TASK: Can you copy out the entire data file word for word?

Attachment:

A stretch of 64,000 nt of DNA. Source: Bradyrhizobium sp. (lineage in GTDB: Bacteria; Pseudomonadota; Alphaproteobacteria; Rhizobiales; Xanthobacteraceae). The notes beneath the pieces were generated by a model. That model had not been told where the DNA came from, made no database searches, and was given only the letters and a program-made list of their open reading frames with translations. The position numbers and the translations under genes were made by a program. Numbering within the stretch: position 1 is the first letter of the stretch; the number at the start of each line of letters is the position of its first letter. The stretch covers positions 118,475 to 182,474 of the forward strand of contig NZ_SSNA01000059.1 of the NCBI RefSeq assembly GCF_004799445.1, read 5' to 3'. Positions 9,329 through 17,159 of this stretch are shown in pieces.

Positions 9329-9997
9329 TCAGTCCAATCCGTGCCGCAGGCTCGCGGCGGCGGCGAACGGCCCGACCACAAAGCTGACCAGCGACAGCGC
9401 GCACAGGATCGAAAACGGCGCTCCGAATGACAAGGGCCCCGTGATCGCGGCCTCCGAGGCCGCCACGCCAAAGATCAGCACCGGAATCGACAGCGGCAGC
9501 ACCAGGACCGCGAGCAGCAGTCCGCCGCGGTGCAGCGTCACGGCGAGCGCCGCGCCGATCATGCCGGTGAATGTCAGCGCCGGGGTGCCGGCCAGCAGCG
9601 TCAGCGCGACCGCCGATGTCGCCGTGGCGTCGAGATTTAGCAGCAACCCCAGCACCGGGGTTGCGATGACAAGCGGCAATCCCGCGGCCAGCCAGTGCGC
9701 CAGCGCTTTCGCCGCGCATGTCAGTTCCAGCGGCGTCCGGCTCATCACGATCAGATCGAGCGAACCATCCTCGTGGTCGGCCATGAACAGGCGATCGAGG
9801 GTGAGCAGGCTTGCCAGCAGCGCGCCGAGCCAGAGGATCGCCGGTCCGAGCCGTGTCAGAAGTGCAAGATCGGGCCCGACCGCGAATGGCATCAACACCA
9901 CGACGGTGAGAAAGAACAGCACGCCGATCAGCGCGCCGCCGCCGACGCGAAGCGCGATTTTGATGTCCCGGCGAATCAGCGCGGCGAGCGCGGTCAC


A stretch of 64,000 nt of DNA. Source: Bradyrhizobium sp. (lineage in GTDB: Bacteria; Pseudomonadota; Alphaproteobacteria; Rhizobiales; Xanthobacteraceae). The notes beneath the pieces were generated by a model. That model had not been told where the DNA came from, made no database searches, and was given only the letters and a program-made list of their open reading frames with translations. The position numbers and the translations under genes were made by a program. Numbering within the stretch: position 1 is the first letter of the stretch; the number at the start of each line of letters is the position of its first letter. The stretch covers positions 118,475 to 182,474 of the forward strand of contig NZ_SSNA01000059.1 of the NCBI RefSeq assembly GCF_004799445.1, read 5' to 3'. Positions 9,329 through 17,159 of this stretch are shown in pieces.

Positions 9329-9997
9329 TCAGTCCAATCCGTGCCGCAGGCTCGCGGCGGCGGCGAACGGCCCGACCACAAAGCTGACCAGCGACAGCGC
9401 GCACAGGATCGAAAACGGCGCTCCGAATGACAAGGGCCCCGTGATCGCGGCCTCCGAGGCCGCCACGCCAAAGATCAGCACCGGAATCGACAGCGGCAGC
9501 ACCAGGACCGCGAGCAGCAGTCCGCCGCGGTGCAGCGTCACGGCGAGCGCCGCGCCGATCATGCCGGTGAATGTCAGCGCCGGGGTGCCGGCCAGCAGCG
9601 TCAGCGCGACCGCCGATGTCGCCGTGGCGTCGAGATTTAGCAGCAACCCCAGCACCGGGGTTGCGATGACAAGCGGCAATCCCGCGGCCAGCCAGTGCGC
9701 CAGCGCTTTCGCCGCGCATGTCAGTTCCAGCGGCGTCCGGCTCATCACGATCAGATCGAGCGAACCATCCTCGTGGTCGGCCATGAACAGGCGATCGAGG
9801 GTGAGCAGGCTTGCCAGCAGCGCGCCGAGCCAGAGGATCGCCGGTCCGAGCCGTGTCAGAAGTGCAAGATCGGGCCCGACCGCGAATGGCATCAACACCA
9901 CGACGGTGAGAAAGAACAGCACGCCGATCAGCGCGCCGCCGCCGACGCGAAGCGCGATTTTGATGTCCCGGCGAATCAGCGCGGCGAGCGCGGTCAC